If ever a plant looked like an octopus, it’s this one. Tillandsia, aka airplants. They’re a genus of some 540 species in the bromeliad family. They grow in rainforests, mountains and deserts, they can look like tiny squid or enormous sea-urchins, like spiky agaves or tendrilling elf-hair. But the one thing they all have in common is that they don’t need soil. And for South Sound enthusiasts, this means they’re the perfect plant to turn into home décor – even if you have a brown thumb.
“They’re the coolest plant – you can keep them in apartments, on a shelf, in a jar,” explains Sue Goetz, owner of Tacoma’s Urban Garden Company where she sells a few tillandsia plus any number of terrariums and vintage glassware to display them in. “They have a unique texture that captures your imagination. And they don’t need soil – that’s the fascination.”
It was definitely what got Eric Willacker started on growing airplants. The Olympia man saw them a few years ago at a Seattle flower and garden show and was intrigued enough to start some at home, ordered from a supply company. Since then he’s been patiently pulling off the “babies” as they sprout and nurturing his parent plants until they’re several feet high.
“They’re different, and interesting,” he says.
Bizarre might be a better word. Airplants have a huge range of texture, shape and color, from the curly octopus legs of t. duratti and the dark, solid squid-like tentacles of t. bulbosa to the tiny, pale-green sea-urchin fuzz of t. fucshii, v. gracillis and the pine-tree sprout of t. andreanna. T. latifolia ennanna is spiky, like the top of a pineapple. Every so often (it’s unpredictable, Willacker says) an airplant will send up a flower shoot, red or yellow, and after that it grows “babies” that emerge from the top, base or sides like a weird second (or third) head.
All over each airplant are tiny scales that serve to collect the water and nutrients it’s not getting from soil, and give it a furry feel, rather like the felted surface of a pool table.
Hailing from South and Central America and parts of Mexico and Texas, tillandsia grow in all kinds of situations. The thin-leafed ones probably originate from the rainforest, whereas thicker-leafed plants are used to coping in the desert. Spanish moss, that hangs like thick green cobwebs from the enormous oaks of Texas and Louisiana, is a kind of tillandsia.
It goes without saying that a plant that takes nutrients from the air is super-easy to look after. All tillandsia need is a light spot and a soaking in water once a week. That’s it. They’re nontoxic to pets, you can go on vacation and forget to water them and they’ll be fine.
But the big advantage of a soil-less plant is that it can go, literally, anywhere.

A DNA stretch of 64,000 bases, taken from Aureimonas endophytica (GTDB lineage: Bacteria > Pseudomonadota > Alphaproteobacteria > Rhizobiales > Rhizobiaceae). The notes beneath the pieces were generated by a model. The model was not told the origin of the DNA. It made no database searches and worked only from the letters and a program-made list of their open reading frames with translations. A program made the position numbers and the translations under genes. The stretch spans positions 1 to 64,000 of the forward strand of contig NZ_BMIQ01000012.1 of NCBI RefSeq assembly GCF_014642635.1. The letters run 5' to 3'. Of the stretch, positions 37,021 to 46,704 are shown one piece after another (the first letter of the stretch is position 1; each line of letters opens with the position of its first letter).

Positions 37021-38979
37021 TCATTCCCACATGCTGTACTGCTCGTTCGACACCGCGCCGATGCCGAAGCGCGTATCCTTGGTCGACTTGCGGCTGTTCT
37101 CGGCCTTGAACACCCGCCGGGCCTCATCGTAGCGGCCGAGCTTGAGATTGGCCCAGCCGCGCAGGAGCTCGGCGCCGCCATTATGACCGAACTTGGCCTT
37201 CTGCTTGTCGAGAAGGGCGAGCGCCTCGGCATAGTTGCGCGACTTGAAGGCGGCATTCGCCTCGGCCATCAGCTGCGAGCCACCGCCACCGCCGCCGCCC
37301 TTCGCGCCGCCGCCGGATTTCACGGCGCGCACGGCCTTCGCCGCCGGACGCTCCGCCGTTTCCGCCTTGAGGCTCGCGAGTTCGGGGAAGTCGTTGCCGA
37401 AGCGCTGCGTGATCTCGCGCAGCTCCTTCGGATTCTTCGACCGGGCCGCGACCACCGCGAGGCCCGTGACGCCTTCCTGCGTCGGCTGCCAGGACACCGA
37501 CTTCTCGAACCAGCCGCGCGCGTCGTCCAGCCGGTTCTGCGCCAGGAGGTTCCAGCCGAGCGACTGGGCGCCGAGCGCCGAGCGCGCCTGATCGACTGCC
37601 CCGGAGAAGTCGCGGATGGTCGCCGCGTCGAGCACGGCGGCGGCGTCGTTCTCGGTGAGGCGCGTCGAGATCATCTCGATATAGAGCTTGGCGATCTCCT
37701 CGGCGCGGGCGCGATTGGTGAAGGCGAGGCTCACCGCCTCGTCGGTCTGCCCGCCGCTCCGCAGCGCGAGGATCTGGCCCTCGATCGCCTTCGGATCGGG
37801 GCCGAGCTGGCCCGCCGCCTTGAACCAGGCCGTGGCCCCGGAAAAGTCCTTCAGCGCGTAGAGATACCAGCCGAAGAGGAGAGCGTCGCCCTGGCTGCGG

“I’ve seen them put in crystals, glass vases and dishes, urns, shells; tied to sticks, hanging from the ceiling, sitting on the windowsill,” says Willacker. “Anything they can sit on or in.”
In the Central American rainforest they can grow up to four feet high, but yours probably won’t get much bigger than 12 inches at most, and that will take a while.
Be warned – airplants do grow mini-roots for support, and they’ll attach themselves to anything you put them on after a month or so. But if you pull them off to soak them, that shouldn’t be a problem.
“Just pick something that can get wet,” advises Willacker, in case you need to soak the container also.
In fact, airplants have such a unique visual appearance that they deserve a star spot in your home décor. One treatment Goetz likes is to attach them to the wall like a picture, even with an empty picture frame around them with mesh cloth to support the plant. You can set them into a tree branch for a natural look, or suspend them from the ceiling with fishing wire (they’re that light). Put them into an empty birdcage where a regular plant would be too hard to water. Or do as Goetz does and make a terrarium out of them. Unlike other terraria, these don’t need any soil – just pick a beautiful glass container that’ll show off your airplant, maybe add some white beach glass, and stick it in.
“It’s like (putting the plant) under a microscope,” Goetz explains. She occasionally goes a step further, building a mini-garden by adding rocks, shells or other ornaments.
Since they are so light and delicate, think about what’s behind them: plain walls, glass or reflective surfaces highlight the airplant’s texture and form.
“The versatility is huge,” says Goetz. “I love them.”
want an airplant? LOOK HERE:
• Olympia grower Eric Willacker sells off his Facebook site at facebook.com/airicsairplants.
• He’ll also be selling in person at Olympia’s Love Our Local Festival on Feb. 9, information at sustainablesouthsound.org; and at summer festivals like Tacoma’s Art on the Ave.
• In Tacoma, Sue Goetz sells plants and terrariums at Urban Garden Company, 311 Puyallup Ave., Tacoma; 253-265-2209, thecreativegardener.com.blog.thenewstribune.com/arts